The Marching Morons by C. M. Kornbluth - Read Online
The Marching Morons
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Published more than 60 years ago, this dark and prescient story of a future devolved to idiocy remains one of the most frightening visions to have emerged from the science fiction of that decade. Envisioning a future United States overwhelmed by a citizenry of low IQ (a consequence of the overbreeding of the stupid) Kornbluth was in fact writing of an observed present. The steady, inexorable descent of human intelligence obsessed Kornbluth, was one of his major themes and reached its truest statement in this novelette. The secret masters of Kornbluth’s future are a small population of the intelligent who in subterranean fashion run the country but the “marching morons” overwhelm them and they summon a cynical entrepreneur from the past to help them deal with the dilemma. Weak on technology (a time machine is employed scoop the entrepreneur into their present) the novelette is deadly accurate in its portrait of a society sunk in stupid television, ornate, worthless automobiles and catchphrases which substitute for thought. The denouement is absolutely uncompromising and its utter bleakness is refractory not of a speculative future (which it may well be) but a present which Kornbluth found omnipresent and unbearable. In terms of social statement and extrapolation THE MARCHING MORONS stands with Orwell’s 1984 or Forster’s THE MACHINE STOPS as shattering anatomization of an inevitable future.

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ISBN: 9780795321535
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The Marching Morons

The Galaxy Project

C. M. Kornbluth

Series Editor Barry N. Malzberg


The Marching Morons

Copyright © 1951 by C. M. Kornbluth, renewed 1979


Copyright © 2011 by Barry N. Malzberg

Jacket illustration copyright © 1952 by the Estate of Ed Emshwiller

Cover art to the electronic edition copyright © 2011 by RosettaBooks, LLC

Special materials copyright © 2011 by RosettaBooks, LLC

All rights reserved. No part of this book may be used or reproduced in any manner whatsoever without written permission except in the case of brief quotations embodied in critical articles and reviews.

Electronic edition published 2011 by RosettaBooks LLC, New York.

ISBN e-Pub edition: 9780795321535


About Galaxy Magazine

About Science Fiction Novelettes and Novellas

About the Author

About the Author of the eForeword

About the Jacket


The Marching Morons


The first issue of Galaxy, dated October 1950, already heralded to the highest standards of the field. The authors it published regularly contributed to the leading magazine Astounding, writing a kind of elegant and humanistic science fiction which although not previously unknown had always been anomalous. Its founding editor, H. L. Gold (1914–1996), was a science fiction writer of some prominence whose editorial background had been in pulp magazines and comic books; however, his ambitions were distinctly literary, and he was deliberately searching for an audience much wider and more eclectic than the perceived audience of science fiction. His goal, he stated, was a magazine whose fiction "Would read like the table of contents of a literary magazine or The Saturday Evening Post of the 21st century, dealing with extrapolation as if it were contemporary." The magazine, although plagued by distribution difficulties and an Italian-based publisher (World Editions), was an immediate artistic success, and when its ownership was transferred with the issue of August 1951 to its printer Robert M. Guinn, it achieved financial stability for the remainder of the decade.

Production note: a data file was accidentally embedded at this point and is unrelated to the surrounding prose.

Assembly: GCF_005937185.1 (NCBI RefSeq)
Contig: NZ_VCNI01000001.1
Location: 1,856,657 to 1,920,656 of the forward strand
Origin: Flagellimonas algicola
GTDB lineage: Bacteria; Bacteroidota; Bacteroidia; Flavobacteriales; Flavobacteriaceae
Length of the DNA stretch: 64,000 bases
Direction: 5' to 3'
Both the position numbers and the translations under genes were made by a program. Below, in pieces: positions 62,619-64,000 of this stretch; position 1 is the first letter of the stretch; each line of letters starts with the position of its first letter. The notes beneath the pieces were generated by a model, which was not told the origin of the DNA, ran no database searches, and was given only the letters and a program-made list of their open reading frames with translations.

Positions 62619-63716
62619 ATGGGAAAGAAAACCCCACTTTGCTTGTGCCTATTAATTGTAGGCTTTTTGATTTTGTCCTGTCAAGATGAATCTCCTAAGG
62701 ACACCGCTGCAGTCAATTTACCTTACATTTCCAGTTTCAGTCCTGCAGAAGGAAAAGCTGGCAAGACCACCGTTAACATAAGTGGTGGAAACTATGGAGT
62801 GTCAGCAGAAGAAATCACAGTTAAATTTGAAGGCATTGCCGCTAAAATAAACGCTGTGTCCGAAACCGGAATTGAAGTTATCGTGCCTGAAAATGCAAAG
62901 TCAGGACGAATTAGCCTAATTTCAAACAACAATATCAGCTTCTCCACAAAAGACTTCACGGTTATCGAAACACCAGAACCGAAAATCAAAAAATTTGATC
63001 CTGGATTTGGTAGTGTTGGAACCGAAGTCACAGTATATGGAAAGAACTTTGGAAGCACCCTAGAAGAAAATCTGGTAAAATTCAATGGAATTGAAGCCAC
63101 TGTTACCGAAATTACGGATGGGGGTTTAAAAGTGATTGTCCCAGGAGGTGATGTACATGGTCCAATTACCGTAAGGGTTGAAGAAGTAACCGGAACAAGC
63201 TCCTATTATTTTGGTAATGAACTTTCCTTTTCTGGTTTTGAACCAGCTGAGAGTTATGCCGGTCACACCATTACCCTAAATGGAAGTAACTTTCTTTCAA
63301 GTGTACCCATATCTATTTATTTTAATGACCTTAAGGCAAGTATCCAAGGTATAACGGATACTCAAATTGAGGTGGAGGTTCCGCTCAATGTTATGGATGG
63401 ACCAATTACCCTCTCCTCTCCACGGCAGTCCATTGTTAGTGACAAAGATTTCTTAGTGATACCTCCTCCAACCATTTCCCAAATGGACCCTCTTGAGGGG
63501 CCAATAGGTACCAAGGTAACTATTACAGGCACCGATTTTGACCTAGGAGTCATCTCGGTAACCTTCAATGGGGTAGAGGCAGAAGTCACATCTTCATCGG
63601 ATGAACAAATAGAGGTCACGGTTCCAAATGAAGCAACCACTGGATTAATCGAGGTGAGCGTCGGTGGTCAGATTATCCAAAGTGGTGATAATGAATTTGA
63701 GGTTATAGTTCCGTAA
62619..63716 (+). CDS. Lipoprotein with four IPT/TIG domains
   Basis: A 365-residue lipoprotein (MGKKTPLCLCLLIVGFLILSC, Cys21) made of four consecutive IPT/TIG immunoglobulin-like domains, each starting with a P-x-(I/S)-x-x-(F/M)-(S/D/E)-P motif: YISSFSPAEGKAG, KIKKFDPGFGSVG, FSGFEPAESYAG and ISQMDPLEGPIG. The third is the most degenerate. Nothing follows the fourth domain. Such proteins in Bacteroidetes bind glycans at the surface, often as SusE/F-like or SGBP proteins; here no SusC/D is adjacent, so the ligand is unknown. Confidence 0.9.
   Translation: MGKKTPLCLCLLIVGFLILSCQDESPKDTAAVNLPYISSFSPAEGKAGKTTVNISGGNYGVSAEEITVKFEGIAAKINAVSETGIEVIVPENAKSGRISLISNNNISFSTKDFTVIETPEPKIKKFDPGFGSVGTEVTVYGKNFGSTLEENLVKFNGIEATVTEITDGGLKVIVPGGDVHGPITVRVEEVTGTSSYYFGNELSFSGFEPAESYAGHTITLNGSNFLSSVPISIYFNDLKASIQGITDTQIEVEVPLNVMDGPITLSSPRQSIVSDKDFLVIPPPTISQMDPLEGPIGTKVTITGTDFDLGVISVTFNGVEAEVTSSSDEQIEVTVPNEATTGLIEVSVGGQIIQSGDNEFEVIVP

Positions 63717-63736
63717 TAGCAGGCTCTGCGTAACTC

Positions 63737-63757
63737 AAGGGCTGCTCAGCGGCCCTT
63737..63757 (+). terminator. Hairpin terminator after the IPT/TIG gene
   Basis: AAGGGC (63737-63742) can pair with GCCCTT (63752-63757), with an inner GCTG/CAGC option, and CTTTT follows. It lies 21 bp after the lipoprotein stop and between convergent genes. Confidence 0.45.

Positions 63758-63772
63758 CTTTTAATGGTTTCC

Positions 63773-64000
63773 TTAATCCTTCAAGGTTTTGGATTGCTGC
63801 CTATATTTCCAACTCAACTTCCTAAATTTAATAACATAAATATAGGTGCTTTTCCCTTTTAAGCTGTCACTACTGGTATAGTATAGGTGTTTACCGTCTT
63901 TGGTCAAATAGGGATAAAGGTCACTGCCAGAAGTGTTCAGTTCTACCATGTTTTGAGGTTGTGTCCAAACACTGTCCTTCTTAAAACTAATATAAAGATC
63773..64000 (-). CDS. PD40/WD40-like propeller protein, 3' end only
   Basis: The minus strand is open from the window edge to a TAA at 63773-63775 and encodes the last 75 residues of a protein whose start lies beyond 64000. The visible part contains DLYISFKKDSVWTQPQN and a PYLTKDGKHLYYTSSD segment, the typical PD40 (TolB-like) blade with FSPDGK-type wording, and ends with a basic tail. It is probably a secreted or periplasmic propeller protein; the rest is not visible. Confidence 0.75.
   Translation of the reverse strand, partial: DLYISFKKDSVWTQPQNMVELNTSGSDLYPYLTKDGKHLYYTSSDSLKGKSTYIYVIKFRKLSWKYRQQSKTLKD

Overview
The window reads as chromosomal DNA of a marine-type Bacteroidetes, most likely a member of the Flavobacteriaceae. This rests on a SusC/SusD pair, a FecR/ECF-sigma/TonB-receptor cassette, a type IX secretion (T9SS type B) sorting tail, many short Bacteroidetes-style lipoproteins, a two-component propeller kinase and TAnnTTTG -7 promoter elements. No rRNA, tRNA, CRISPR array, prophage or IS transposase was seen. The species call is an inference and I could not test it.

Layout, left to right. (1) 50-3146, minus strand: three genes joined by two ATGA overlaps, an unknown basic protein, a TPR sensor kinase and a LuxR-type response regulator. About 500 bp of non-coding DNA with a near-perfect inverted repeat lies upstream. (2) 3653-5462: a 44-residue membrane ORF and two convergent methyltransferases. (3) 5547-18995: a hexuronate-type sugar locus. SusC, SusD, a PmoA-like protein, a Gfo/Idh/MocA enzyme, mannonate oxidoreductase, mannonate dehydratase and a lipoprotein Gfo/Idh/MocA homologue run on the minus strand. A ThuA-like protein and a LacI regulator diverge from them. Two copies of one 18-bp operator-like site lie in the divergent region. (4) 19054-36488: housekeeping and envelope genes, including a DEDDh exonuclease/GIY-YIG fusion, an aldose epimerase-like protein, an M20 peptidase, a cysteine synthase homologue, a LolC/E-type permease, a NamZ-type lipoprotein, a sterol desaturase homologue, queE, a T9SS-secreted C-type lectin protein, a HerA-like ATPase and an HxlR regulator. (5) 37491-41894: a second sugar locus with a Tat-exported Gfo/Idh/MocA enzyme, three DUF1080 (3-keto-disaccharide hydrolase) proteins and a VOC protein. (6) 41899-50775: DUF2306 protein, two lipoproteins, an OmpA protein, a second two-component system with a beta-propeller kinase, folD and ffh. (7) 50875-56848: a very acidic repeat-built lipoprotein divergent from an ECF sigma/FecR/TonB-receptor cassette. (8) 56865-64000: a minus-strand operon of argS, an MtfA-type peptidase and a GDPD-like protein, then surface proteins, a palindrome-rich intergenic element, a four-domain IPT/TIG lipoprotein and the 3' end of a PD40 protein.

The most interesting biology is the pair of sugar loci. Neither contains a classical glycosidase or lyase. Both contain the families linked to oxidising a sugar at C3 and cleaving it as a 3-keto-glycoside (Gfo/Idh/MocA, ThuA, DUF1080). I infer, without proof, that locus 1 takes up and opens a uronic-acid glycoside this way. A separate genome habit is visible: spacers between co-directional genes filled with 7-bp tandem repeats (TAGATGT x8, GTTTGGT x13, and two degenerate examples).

Galaxy published every notable science fiction writer of its first decade and found in many writers who would become central figures: Robert Sheckley, James E. Gunn, Wyman Guin, and F. L. Wallace, among others. Galaxy revivified older writers such as Frederik Pohl and Alfred Bester (whose first novel, The Demolished Man, was commissioned and directed page by page by Gold). John Campbell fought with Astounding and remained an important editor, and The Magazine of Fantasy and Science Fiction (inaugurated a year before Galaxy) held to high standards of literary quality while spreading its contents over two fields, but Galaxy was incontestably the 1950s’ flagship magazine for the acidly satiric, sometimes profoundly comic aspect of its best contributions. Galaxy had a lasting effect not only upon science fiction but upon literature itself. J.G. Ballard stated that he had been deeply affected by Galaxy. Alan Arkin, an actor who became a star after 1960 and won an Oscar in the new millennium, contributed two stories in the mid-fifties.

At this point Gold was succumbing to agoraphobia, physical ills, and overall exhaustion (some of this perhaps attributable to his active service during WWII) against which he had struggled from the outset. (There is creditable evidence that Frederik Pohl was the de facto editor during Gold’s last years.) Gold would return some submissions with notes like: Garbage, Absolute Crap. Isaac Asimov noted in his memoir Anthony Boucher wrote rejection slips which read like acceptances. And Horace wrote notes of acceptance which felt like rejections. Despite this, the magazine retained most of its high standard and also some of its regular contributors (William Tenn, Robert Sheckley, Pohl himself). Others could no longer bear Gold’s imperiousness and abusiveness.


In the view of James E. Gunn, science fiction as a genre finds its peak in the novella (17,500–40,000 words) and novelette (7,500–17,500 words). Both forms have the length to develop ideas and characters fully but do not suffer from padding or the hortatory aspect present in most modern science fiction novels. The longer